In our lifetimes, we put on many hats: parent, partner, friend, politician, nurse, writer, artist, banker, chef—the list goes on and on.
Under those hats, we sometimes wear masks: serious, happy, successful, peaceful, available, generous, confident, approachable, knowledgeable; this list, too, goes on and on. Often, we let those hats and masks define us because we feel that we can’t or shouldn’t be ourselves.
If you do enough parading around in your hats and masks, you lose sight of who you really are, unedited, at the core. You might end up being who you think you’re “supposed” to be: the person who’s accepted, who “fits in,” who’s doing a really great job in the role being played. But, if you busy pretending and doing, you might miss the importance of simply being.
Some roles were likely, imposed before you ever have a chance to develop a sense of self. Children hear things like:
“don’t cry you’re a boy,”
“you’re so smart that you’ll always excel in school,”
“of course, you have to go to college,”
“you have to carry on the family name,”
“I know that you’re going to be an artist (or attorney or plumber) just like me”
“you’ll never amount to anything,” “you’re fat (or skinny, or clumsy).”
Many of us have spent our entire lives in “wardrobe and makeup,” and tough to walk through life, always being who you were told to be. Maybe you’ve played so many roles that you’ve never figured out who you really are.
When I meet new people and introduce myself, I say, “my name is Kay McLane.” I don’t say, “I’m Kay McLane because I am not my name. For a long time, when people asked me to tell them about myself, I would start with what I did for a living, add my other roles (mother, daughter, etc.), then finish up with where I live or went to school. Now, when I have a chance to answer that question, I share more about how I walk through life instead of what I’ve done to earn a living.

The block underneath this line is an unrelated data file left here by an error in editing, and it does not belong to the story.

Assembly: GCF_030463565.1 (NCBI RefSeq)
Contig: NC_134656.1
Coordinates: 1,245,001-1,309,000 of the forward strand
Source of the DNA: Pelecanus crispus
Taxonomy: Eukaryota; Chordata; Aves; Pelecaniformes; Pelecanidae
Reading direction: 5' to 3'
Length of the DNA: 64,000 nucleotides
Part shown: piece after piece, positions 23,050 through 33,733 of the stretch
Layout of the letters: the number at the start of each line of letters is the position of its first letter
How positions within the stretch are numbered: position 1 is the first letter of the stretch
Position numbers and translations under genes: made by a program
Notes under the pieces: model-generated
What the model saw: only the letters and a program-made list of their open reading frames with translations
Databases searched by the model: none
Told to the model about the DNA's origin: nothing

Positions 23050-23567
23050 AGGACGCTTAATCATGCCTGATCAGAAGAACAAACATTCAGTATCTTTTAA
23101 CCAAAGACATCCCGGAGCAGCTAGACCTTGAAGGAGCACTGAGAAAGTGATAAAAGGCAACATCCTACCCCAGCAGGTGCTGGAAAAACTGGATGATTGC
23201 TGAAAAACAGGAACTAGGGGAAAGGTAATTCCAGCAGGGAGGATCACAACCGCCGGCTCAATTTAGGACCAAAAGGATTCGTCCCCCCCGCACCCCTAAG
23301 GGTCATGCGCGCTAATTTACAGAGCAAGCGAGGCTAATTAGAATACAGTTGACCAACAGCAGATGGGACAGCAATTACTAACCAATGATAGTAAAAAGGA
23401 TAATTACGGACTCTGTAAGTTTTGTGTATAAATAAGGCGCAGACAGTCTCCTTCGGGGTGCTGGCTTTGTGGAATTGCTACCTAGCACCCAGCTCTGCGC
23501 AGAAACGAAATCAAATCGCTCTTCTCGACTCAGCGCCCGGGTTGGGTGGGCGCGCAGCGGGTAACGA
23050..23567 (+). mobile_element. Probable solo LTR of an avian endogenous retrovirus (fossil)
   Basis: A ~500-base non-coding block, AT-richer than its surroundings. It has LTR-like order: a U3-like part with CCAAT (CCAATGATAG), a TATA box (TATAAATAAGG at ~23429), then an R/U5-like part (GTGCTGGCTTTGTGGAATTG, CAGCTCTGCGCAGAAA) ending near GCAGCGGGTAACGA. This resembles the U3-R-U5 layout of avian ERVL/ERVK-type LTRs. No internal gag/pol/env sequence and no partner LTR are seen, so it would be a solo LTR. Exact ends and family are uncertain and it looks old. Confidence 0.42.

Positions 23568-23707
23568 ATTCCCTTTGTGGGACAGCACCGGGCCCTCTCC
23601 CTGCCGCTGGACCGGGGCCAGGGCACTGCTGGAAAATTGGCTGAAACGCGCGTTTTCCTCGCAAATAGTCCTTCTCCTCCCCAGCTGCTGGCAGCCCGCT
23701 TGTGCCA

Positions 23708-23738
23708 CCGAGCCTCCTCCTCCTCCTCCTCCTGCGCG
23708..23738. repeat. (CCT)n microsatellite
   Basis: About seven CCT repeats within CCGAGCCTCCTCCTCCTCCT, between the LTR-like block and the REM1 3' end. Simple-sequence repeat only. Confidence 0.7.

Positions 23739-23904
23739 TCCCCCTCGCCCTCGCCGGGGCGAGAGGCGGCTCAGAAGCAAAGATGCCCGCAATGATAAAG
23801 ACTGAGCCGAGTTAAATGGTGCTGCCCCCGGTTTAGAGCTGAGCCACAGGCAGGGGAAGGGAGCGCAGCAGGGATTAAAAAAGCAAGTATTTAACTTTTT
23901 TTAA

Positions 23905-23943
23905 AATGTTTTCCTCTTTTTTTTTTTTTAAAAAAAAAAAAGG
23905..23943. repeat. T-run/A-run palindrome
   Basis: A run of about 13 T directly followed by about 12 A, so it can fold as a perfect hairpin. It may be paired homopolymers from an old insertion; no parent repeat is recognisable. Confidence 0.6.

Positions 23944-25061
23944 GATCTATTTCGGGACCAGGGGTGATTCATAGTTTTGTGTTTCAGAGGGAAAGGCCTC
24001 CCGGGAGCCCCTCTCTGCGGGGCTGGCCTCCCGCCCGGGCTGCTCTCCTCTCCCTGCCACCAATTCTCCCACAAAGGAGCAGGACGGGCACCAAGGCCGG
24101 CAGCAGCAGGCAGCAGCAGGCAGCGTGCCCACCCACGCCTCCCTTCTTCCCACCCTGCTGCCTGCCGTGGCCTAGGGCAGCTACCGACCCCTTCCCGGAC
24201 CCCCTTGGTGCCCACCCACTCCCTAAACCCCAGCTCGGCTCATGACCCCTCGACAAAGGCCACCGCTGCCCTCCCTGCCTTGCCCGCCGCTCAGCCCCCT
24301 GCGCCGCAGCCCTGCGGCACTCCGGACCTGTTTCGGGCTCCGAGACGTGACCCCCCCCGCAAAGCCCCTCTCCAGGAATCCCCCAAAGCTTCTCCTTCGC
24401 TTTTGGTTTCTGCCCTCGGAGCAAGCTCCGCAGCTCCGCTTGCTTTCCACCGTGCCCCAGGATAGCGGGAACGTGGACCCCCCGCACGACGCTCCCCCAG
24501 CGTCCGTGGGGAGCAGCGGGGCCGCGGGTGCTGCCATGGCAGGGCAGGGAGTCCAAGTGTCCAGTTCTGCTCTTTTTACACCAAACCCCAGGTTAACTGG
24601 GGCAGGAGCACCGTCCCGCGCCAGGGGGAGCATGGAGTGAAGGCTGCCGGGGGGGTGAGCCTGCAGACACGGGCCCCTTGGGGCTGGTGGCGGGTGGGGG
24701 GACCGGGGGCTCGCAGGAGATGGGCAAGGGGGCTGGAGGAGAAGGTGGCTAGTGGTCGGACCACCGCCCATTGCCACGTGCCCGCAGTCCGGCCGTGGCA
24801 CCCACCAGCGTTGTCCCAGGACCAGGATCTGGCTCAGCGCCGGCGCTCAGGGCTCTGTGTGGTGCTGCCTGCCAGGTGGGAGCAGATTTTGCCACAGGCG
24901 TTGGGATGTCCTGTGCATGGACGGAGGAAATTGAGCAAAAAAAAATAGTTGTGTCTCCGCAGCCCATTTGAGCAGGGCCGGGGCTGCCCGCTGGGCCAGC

Start defining yourself with a “Personal Mission Statement, that shares the essence of who you desire to be. Think about how you want to live your life versus your career unless that’s your primary passion. If you’ve never thought about it before, identify what’s really important by making a list of what matters most to you. Find a way to balance your “career life” with the rest of your life, by allowing those paths to merge. Whether you’re eighteen or 80, it’s not too late to “create yourself.” My personal mission statement has changed over time. At this point, my desires are to walk through life with joy and grace, make a difference in the short amount of time I’m on this planet, and honor other people with respect, dignity, and kindness.
Creating a place where you can relax, have fun, and be yourself is critical. Be purposeful about creating a home that nourishes and nurtures the “who you are.” Surround yourself with people who honor and lift you up, then work on “being” not just “doing.”
Who are you?
©peace full home.com®/intentional living, 2013-2020.